Nappanee under state of emergency after 20 homes destroyed - 13 WTHR Indianapolis

Nappanee under state of emergency after 20 homes destroyed

An aerial photograph shows the extent of the damage to this Nappanee neighborhood. An aerial photograph shows the extent of the damage to this Nappanee neighborhood.
Damage to the inside of a Nappanee home. Damage to the inside of a Nappanee home.

Nappanee - A state trooper said it looks like Nappanee, Indiana got hit by a bomb. A tornado ripped through the northern Indiana city last night, injuring five people and damaging approximately 250 homes and businesses.

Five people were taken to hospitals with what police said were minor injuries. State police say up to 250 buildings were damaged, with 100 to 150 of those destroyed or severely damaged. The National Weather Service said the tornado last night had winds of up to 160 mph.

The city in Elkhart County is under a state of emergency. Police are asking residents of Nappanee not to travel and a boil order is in effect.

Residents used flashlights Thursday night to see extent of the damage. One home in Nappanee was crushed by powerful winds. Cars are covered by splintered wood and debris.

"It was terrifying. It really was," said Greg Garle, who was storm-spotting when he came to a house blown off its foundation. "They were trapped inside the house. We had to go in and get stuff out. The neighbor lady, the window blew in on her. Cut her legs up real bad."

Another man and his two young daughters were trapped in their truck under live power lines for more than three hours. Red spray paint on the front doors represents where emergency crews went door-to-door looking for victims.

Several businesses in Nappanee were destroyed, including Gulfstream coach, an RV manufacturing company.

One trooper told Eyewitness News it looked like a bomb went off and called it the worst damage he's seen in nine years of covering storm damage.

"Words can't express. You see it other places. But you just don't think it's going to hit here," said one tornado victim.

The high winds sheered off an entire section of a roof and ripped away a wall.

"I've lost my whole lifetime of everything, but when you saw where I was sitting, there was a big two by six beam - support beam - across the chair where I was sitting. So I'm very fortunate I didn't get hurt," said one woman.

Along with twenty homes, several businesses, including a Dairy Queen, KFC/Taco Bell, Express Lube and a travel trailer manufacturer, were destroyed.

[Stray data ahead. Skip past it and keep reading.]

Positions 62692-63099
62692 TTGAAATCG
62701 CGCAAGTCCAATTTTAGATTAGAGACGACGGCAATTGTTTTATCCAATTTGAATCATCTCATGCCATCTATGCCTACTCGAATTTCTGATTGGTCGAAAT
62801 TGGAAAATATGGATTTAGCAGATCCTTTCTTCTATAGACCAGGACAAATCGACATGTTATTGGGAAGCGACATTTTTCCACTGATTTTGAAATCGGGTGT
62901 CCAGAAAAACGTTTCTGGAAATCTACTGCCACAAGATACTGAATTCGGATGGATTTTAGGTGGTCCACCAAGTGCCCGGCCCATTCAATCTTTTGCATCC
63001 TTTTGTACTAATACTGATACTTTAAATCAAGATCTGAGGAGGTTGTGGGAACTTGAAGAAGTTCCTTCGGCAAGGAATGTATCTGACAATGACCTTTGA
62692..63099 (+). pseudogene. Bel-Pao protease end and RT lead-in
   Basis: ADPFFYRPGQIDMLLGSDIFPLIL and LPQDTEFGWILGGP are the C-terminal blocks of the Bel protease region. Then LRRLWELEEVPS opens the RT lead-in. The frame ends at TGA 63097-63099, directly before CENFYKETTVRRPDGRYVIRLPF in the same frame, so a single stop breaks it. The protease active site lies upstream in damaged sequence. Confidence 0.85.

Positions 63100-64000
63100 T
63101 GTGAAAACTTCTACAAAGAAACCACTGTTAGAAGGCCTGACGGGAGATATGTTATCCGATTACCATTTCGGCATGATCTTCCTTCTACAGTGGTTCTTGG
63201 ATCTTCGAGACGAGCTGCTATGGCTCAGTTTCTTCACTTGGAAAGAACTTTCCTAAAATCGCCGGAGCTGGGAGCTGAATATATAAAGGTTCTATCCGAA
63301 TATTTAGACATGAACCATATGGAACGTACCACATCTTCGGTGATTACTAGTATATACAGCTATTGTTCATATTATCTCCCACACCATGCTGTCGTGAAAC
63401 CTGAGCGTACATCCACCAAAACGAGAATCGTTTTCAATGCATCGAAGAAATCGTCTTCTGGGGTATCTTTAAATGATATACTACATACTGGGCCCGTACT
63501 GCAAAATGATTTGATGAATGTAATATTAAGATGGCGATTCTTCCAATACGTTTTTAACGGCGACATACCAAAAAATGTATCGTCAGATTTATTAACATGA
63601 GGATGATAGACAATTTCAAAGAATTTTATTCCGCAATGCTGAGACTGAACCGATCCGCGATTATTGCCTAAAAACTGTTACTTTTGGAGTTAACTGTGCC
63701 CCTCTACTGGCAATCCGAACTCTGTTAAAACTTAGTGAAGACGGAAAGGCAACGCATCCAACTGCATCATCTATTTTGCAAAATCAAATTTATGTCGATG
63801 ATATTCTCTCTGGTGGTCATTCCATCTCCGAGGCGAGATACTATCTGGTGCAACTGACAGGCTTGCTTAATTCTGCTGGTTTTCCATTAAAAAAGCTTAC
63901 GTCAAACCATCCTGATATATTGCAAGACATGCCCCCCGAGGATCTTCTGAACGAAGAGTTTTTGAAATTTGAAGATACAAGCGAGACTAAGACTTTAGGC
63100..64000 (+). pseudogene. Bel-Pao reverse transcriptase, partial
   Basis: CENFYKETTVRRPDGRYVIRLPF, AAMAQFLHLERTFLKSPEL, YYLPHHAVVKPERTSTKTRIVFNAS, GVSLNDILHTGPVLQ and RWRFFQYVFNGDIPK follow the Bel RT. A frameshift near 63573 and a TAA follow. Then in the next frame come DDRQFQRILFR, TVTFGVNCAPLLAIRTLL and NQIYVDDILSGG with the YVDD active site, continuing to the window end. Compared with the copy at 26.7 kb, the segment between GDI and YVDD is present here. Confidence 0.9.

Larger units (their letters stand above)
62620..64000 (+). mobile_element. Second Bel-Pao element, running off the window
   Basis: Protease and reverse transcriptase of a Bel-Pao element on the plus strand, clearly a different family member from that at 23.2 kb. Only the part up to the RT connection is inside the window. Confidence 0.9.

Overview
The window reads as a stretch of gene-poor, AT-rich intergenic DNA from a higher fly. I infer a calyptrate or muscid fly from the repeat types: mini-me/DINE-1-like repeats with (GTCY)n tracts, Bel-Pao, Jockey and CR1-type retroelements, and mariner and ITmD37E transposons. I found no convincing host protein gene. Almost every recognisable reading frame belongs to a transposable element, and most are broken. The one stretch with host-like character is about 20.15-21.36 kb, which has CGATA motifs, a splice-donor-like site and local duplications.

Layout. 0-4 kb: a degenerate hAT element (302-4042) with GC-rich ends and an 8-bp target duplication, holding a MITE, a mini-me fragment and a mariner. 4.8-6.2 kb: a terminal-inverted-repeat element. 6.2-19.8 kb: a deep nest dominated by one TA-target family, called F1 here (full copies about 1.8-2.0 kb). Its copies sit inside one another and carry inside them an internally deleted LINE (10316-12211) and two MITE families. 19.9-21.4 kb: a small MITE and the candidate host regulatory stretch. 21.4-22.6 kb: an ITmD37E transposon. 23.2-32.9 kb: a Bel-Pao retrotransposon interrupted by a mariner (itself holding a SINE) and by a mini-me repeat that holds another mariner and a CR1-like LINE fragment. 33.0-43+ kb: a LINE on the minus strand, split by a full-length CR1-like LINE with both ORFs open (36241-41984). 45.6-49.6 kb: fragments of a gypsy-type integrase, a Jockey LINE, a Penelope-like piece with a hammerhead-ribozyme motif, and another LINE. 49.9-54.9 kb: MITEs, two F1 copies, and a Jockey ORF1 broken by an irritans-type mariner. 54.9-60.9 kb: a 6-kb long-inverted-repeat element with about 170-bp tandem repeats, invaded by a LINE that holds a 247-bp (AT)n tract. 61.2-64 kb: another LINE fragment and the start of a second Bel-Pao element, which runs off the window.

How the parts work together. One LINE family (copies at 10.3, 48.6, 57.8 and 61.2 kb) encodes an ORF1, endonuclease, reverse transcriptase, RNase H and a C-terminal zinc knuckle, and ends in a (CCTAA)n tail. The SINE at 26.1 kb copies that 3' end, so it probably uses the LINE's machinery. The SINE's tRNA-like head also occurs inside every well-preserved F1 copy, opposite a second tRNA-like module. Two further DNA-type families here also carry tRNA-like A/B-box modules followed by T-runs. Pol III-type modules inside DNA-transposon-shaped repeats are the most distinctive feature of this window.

Hail hit counties in northern, central and southern Indiana. Officials in Pulaski County say golf-ball-sized hail damaged a car. The same storm system caused scattered damage elsewhere in Indiana and tornadoes touched down in Kentucky and Michigan.

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Tippecanoe Co. funnel cloud

There were no reports of tornadoes in central Indiana despite several reports of funnel clouds. The lightning made for quite a light show along I-65 between Lebanon and Lafayette. In between blasts of wind and heavy rain, one storm spotter in southern Tippecanoe County told Eyewitness News what he saw in a series of lightning flashes.

"Just the perfect shape of a funnel cloud. Then the next lightning flash it moved across and with the final lightning i saw it go back in," said Capt. Terry Grossman, Tippecanoe Co. Emergency Management Agency.

He said the funnel never made it to the ground.

Owensboro, KY damage

People in western Kentucky believe a tornado is responsible for damage and injuries sustained last night. One woman says she had to run for her life.

"As I was going down the basement stairs, my ceiling was falling in behind me and we just pushed the kids down the basement and laid down on top of them," said Kathy Greenwood.

The severe weather hit south of Evansville, Indiana. Witnesses say as many as seven homes were severely damaged and injuries are reported in that area.

"We were talking to the EMT's and they told us that there was a car that was involved with a tornado or alleged tornado and that there were four injuries involved with that and then there was a house in that same area," said Carol Smith, Red Cross.

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